Busting the Left’s myths about Reaganomics, by Marian Tupy.
As George Will of the Washington Post noted, “one of the projects of the American left has been to discredit Ronald Reagan”. President Barack Obama attacked Reagan’s economic legacy endlessly. The same is true of Senate Minority Leader Chuck Schumer and the House Minority Leader Nancy Pelosi. And where would we be without Hillary Clinton piling on. …
In the interests of historical accuracy …, here is what actually happened in the 1980s.
Reaganomics aimed to end inflation, cut taxes, balance the budget and deregulate the economy. During Reagan’s tenure in office, real economic growth averaged 3.2 per cent per year as opposed to 2.8 per cent during the presidencies of Gerald Ford and Jimmy Carter. It grew 2.1 per cent per year during the presidency of George H.W. Bush and the first term of Bill Clinton’s presidency.
Additionally, real mean household income increased by $4,000 in 1994 dollars. Some 17 million new jobs were created and unemployment fell from 9.7 per cent to 5.5 per cent. Inflation fell from 13.5 per cent to 6.2 per cent.
In spite of these successes, a number of falsehoods about Reagan’s economic legacy have emerged. …
Second, Reagan’s tax cuts are supposed to have caused the budget deficit to explode. True, during the 1980s, real debt doubled and federal tax revenue decreased from 20.2 per cent of the GDP in 1981 to 18 per cent in 1984. (The federal tax revenue rose to 19.2 per cent of the GDP in 1989.) But the real blame for the ballooning budget deficit rests with the massive increase in military spending [which ended up winning the cold war because he Soviets tried to match it but went bust] and the decline in inflation. …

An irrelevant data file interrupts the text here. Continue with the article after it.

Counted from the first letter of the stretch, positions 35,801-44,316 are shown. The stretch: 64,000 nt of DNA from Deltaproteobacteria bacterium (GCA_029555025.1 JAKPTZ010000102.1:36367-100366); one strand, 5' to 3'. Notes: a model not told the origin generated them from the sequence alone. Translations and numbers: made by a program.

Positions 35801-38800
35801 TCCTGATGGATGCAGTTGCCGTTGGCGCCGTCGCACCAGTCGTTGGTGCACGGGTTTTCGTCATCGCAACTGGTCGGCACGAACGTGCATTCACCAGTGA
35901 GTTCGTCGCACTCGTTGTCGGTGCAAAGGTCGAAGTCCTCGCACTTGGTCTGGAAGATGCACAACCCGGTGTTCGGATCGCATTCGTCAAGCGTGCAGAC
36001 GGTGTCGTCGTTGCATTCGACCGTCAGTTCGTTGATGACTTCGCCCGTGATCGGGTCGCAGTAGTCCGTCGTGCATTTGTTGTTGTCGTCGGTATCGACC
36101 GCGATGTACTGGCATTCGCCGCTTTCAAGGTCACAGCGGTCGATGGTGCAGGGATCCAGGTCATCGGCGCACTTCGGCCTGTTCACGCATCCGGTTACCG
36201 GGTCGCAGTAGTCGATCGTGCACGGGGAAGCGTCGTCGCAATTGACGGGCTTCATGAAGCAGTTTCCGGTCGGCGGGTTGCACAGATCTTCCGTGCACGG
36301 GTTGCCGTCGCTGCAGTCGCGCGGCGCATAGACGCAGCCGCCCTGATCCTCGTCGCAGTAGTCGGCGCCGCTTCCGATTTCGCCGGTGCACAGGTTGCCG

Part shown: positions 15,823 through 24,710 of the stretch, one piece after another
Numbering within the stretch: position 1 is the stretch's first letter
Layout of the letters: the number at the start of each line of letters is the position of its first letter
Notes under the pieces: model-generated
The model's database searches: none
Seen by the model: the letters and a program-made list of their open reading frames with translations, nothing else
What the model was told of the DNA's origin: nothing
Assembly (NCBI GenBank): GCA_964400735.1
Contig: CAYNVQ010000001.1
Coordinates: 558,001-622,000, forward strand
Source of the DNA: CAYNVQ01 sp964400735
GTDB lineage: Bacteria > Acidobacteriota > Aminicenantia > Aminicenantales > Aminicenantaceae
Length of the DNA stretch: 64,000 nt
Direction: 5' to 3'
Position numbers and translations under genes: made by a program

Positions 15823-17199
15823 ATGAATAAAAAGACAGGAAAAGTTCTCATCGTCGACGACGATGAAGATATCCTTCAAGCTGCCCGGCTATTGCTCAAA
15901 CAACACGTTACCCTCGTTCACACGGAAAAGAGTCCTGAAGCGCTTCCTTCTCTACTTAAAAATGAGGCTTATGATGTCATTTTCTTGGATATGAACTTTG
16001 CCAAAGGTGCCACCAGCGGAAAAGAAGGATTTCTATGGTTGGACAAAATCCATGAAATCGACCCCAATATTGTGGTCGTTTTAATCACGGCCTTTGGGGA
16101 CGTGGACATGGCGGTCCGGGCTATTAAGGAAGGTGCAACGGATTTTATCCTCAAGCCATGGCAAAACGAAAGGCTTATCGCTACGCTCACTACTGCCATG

Sixth, under Reagan, workers worked harder, bur earned less. This claim is based on the fall in wage per hour, but does not account for the monetary value of non-wage benefits. Between 1960 and 1990, the amount of compensation given to a worker in non-wage benefits rose from 9 per cent to 20 per cent of hourly wages. As such, real compensation rose from $15.00 per hour to $16.50 per hour between 1981 and 1988.
Seventh, under Reagan, the poor and minorities lost ground. In fact, Americans in the poorest quintile saw their real incomes rise by 6 per cent during the 1980s and decline by 3 per cent in the early 1990s. White Americans saw their real incomes increase by 9.8 per cent, while black Americans saw their real incomes increase by 11 per cent.
Eighth, under Reagan, the rich paid less in taxes, while others paid more. In fact, the rich not only paid more in dollars, but their share of total income tax paid increased as well. The richest 10 per cent, for example, paid $60 billion dollars more in 1988 than they did in 1980, while the remaining 90 per cent paid $5 billion less (adjusted for inflation).
Ninth, under Reagan, the rich got richer and the poor got poorer. Yes, the wealthy grew richer, but not at the expense of the poor. Between 1981 and 1989, the number of Americans earning more than $50,000 dollars a year rose by 5.9 million. The number of Americans earning less than $10,000 a year decreased by 3.4 million (adjusted for inflation). In other words, Reaganomics benefited Americans at all income levels.
According to my former colleagues William A. Niskanen and Stephen Moore, “The reason the wealthiest Americans saw their share of total income rise is that they gained income at a faster pace than did the middle class and the poor. But Reaganomics did create a rising tide that lifted nearly all boats.”
Nonetheless the massive monetary bubble started in 1982, under Reagan. However this bubble, which grew until 2008 and has not yet been pricked, is mainly due to central banks and bureaucratic policy. While Reagan’s America benefited from the early stages of the bubble, Reagan himself doesn’t appear to be responsible for it.